Keep the Information Flowing
Small contributions go a long way. Your donation to Consumer Action, a 501 (c)(3) nonprofit, nonpartisan organization, can help us cover the cost of research, writing, and translation of our materials. To keep our services free for those who need them. Select an amount to give.
Updated: December 27, 2000
Credit Repair Scams
They Make Your Money Disappear
An illustrated fact sheet that describes what a credit report is and how to find out what is in your credit report. Explains how to correct inaccurate information in your report and advises caution with credit repair companies and guaranteed credit claims.
- This publication is not currently associated with any training series.
No Download Available
- Web Version Only
Table of Contents
Some companies cheat consumers by making misleading claims about "cleaning up" bad credit reports. This brochure explains the limited services that credit repair companies can legally perform, and reveals some companies' misleading claims and illegal practices.
What is a credit report?
Your credit report is a listing of your payment history on credit cards and loans, including your mortgage. It includes information about outstanding loans, debt repayment and credit limits. It may also include non-credit information, such as jobs you have held, public record information, your date of birth and your address.
Your credit report is reviewed by lenders when you apply to them for credit. They use the report's information in deciding whether to give you a loan. Credit reports are maintained by credit reporting agencies. These private companies work with banks and other lenders. The three biggest national credit reporting agencies are Experian, Trans Union and Equifax.
If you have ever fallen behind in making payments on loans or on your credit cards, it may be difficult for you to get a new loan, an apartment or even a job. Most negative information—including information about federally-guaranteed student loans—stays on the report for seven years after it was reported; bankruptcies stay on for 10 years.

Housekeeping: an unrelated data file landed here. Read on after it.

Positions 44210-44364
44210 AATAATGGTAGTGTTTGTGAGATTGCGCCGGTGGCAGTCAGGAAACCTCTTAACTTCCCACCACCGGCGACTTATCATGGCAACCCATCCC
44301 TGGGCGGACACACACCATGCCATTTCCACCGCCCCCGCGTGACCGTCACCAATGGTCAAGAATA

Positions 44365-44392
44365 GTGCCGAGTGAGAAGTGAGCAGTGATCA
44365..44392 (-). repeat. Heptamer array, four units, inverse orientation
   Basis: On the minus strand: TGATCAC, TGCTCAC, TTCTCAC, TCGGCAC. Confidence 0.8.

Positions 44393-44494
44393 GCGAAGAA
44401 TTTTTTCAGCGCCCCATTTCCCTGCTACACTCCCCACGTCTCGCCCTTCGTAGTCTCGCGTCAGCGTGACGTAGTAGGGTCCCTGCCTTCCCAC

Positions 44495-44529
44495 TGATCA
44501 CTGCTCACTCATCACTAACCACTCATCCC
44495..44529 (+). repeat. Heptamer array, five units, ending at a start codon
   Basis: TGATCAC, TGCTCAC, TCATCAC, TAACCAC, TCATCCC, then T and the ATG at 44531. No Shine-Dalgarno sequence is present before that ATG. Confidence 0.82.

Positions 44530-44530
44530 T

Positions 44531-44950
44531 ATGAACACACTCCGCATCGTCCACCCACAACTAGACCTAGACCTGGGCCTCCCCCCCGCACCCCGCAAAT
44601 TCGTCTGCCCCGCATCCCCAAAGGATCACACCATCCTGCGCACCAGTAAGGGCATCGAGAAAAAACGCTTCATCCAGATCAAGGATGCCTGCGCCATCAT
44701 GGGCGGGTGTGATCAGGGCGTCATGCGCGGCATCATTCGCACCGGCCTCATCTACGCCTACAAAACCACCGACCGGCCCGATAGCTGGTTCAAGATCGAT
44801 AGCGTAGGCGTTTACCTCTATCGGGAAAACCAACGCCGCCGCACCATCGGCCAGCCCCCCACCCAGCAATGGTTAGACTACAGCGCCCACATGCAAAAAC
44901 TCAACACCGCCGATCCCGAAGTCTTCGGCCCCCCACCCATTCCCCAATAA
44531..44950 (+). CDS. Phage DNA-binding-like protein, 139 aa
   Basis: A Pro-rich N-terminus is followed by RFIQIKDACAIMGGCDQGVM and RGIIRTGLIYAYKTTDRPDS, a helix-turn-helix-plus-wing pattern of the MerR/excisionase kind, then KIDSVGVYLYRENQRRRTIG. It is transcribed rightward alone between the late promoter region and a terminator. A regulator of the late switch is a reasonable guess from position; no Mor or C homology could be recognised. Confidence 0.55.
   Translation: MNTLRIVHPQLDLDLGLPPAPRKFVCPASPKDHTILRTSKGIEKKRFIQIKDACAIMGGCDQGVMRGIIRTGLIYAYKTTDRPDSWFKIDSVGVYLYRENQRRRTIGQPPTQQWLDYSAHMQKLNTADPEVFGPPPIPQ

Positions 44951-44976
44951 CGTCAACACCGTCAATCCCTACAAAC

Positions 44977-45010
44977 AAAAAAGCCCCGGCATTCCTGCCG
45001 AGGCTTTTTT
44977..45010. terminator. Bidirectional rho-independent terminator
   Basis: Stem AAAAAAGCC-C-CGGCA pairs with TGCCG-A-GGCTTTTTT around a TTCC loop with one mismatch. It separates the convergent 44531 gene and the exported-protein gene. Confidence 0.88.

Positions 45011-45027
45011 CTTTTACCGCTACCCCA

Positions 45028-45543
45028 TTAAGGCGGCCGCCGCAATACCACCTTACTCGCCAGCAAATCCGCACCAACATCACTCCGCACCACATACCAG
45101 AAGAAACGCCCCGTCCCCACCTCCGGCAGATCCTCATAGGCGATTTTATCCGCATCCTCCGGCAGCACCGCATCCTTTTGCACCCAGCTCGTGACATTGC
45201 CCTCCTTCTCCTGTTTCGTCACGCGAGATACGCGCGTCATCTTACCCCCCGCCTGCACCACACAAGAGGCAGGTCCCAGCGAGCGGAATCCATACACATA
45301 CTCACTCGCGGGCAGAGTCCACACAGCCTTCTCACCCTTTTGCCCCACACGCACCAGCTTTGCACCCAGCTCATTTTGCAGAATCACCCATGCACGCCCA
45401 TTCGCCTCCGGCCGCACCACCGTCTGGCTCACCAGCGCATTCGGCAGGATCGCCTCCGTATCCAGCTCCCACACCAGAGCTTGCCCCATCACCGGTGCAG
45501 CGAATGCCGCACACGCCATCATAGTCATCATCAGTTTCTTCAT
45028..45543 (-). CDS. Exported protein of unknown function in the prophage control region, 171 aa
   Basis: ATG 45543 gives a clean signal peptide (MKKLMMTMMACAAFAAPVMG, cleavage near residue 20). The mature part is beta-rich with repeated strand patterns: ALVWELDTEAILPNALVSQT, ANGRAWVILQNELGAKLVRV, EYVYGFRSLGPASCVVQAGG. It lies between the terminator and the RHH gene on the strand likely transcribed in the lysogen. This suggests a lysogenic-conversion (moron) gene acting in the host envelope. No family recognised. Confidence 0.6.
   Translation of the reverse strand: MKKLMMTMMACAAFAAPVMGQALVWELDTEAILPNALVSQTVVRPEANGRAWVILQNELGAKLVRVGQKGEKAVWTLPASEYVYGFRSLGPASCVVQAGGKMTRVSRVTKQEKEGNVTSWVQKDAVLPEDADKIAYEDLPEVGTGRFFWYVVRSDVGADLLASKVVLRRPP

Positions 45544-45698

It also is possible that incorrect information may be in your credit report. For instance, your credit report might contain a statement that you failed to pay a debt that you did pay, information about another person with the same name, or a court action you were not involved in.
How do I find out what's in my credit report?
You can obtain a copy of your credit report from any or all of the three major credit reporting bureaus.
The three largest credit reporting bureaus are: Equifax - 1-800-685-1111, Experian - 1-888-EXPERIAN (397-3742), Trans Union - 1-800-916-8800.
Credit reporting bureaus may charge you up to $8 to get a copy. However, a bureau must give you a free copy if you have been turned down for credit, a job, insurance or a rental unit within the last 60 days because of information in its report. The company turning you down must tell you which of the bureaus furnished the report it used.
What can I do about inaccurate information in my credit report?
You have the right to ask a credit reporting bureau to verify information in your credit report that you believe is inaccurate. Also, contact the company that gave the information to the credit reporting bureau and ask it to provide corrected information to all credit reporting bureaus it works with.